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Fantasy to Reality: Magic’s Trip Back

TIMES STAFF WRITER

It was in Maui last summer, while running his fantasy camp, that Magic Johnson began to seriously consider making his own fantasy a reality.

More and more, he spoke about ending his four-year retirement from the game.

Johnson talked with Steve Chase, a Forum marketing executive, about which uniform he would wear. At first, Johnson didn’t want to touch his retired No. 32, which hangs on the Forum’s northern wall. He thought about putting on No. 5, the total of numbers two and three.

Johnson talked with broadcaster Chick Hearn on the flight home from Hawaii about the specifics of his return.

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“We came back on a Sunday,” Hearn said, “and I was convinced he would call on Tuesday to tell me he was doing it.”

The call never came. His return to the mainland had again left Johnson, who had briefly unretired in 1992 only to leave again without making it into a regular-season game, with new doubts.

As the Laker fortunes went up and down in the first half of this season, so did Johnson’s thoughts of a comeback.

Could he come back? Would he be a help or a hindrance? Would his new teammates accept him?

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Two weeks ago, Johnson decided the best place to get an answer was on the court. He began practicing with the players, but stopped after two days, his doubts still lingering.

“I just don’t think I can do this,” Johnson said.

“At that point, I didn’t think he would do it,” said Lon Rosen, his agent.

But while Johnson may have had his doubts, Laker Coach Del Harris had none.

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“I don’t care if I have to sleep outside his house,” Harris said. “I want him.”

Instead of ringing Johnson’s doorbell, Harris rang his phone. So did players like Cedric Ceballos and Nick Van Exel. So did Executive Vice-President Jerry West and General Manager Mitch Kupchak.

The message was the same: We really want you back.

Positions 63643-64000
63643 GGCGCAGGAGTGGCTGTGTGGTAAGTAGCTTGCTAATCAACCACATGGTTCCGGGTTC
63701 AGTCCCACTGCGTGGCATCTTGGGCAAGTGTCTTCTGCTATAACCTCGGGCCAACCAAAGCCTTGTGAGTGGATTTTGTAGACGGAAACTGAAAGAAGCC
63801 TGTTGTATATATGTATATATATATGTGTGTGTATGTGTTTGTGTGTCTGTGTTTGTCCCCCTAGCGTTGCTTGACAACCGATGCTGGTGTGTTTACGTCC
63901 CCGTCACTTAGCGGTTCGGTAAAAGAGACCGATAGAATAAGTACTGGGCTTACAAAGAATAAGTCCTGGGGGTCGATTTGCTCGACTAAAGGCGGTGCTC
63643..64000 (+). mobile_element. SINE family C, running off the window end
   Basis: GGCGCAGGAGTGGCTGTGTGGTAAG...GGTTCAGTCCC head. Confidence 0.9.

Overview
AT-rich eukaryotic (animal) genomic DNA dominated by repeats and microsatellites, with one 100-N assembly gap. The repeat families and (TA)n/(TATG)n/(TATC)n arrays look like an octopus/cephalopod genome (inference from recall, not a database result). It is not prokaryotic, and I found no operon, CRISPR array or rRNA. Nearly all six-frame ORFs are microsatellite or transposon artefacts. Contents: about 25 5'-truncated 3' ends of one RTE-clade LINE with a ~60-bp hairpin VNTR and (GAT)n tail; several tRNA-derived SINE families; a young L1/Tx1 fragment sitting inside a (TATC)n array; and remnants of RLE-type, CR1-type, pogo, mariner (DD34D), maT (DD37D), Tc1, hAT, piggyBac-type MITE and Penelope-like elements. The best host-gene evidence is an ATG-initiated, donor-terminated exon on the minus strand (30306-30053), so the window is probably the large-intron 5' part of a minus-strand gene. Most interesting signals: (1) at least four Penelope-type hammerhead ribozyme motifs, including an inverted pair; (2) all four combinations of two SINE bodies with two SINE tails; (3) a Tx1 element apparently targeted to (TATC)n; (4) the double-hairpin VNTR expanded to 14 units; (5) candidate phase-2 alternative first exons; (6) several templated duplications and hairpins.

“I think he was worried that people were just telling him what he wanted to hear,” Kupchak said. “I told him I thought that this was the best time for him to come back. I didn’t think so two to three years ago when this team was still forging its identity.

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“I told him that while Michael Jordan was evaluated on his athletic ability, he [Johnson] was never evaluated that way. He would be evaluated on his ability to be a winner.”

Hey, Johnson thought, this might work after all. He spent the weekend talking to his wife, Cookie, and his parents.

By a week ago Monday, Johnson told Rosen, “Yeah, I think I’m going to go for it.”

Johnson instructed Rosen to start preparing the paperwork to move him from the front office to the front court.

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Last Wednesday, Johnson and two members of his international traveling team went to Phoenix, as previously planned, to attend the Super Bowl.

But when Johnson rented a gym, both Lester Conner, a former NBA player himself, and Marchell Henry noticed a change. Instead of running drills for exhibition games, Johnson was imploring the players to lean on him physically. He was working furiously on defense and practicing his hook shot.

“It was the kind of thing you work on in training camp,” Conner said.

When the trio went out to lunch, Johnson broke into a big smile.

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“I guess I don’t need to tell you guys anything,” he said.

Answered both friends in unison: “You’re coming back.”

Although he had 50-yard line seats at the Super Bowl, Johnson elected to come home and work out. He brought former teammate Kurt Rambis in Sunday to put a big body in his face and make him work for his shots.

On Monday, it became official. No more doubts. No more rumors. The fantasy was a fantasy no longer.

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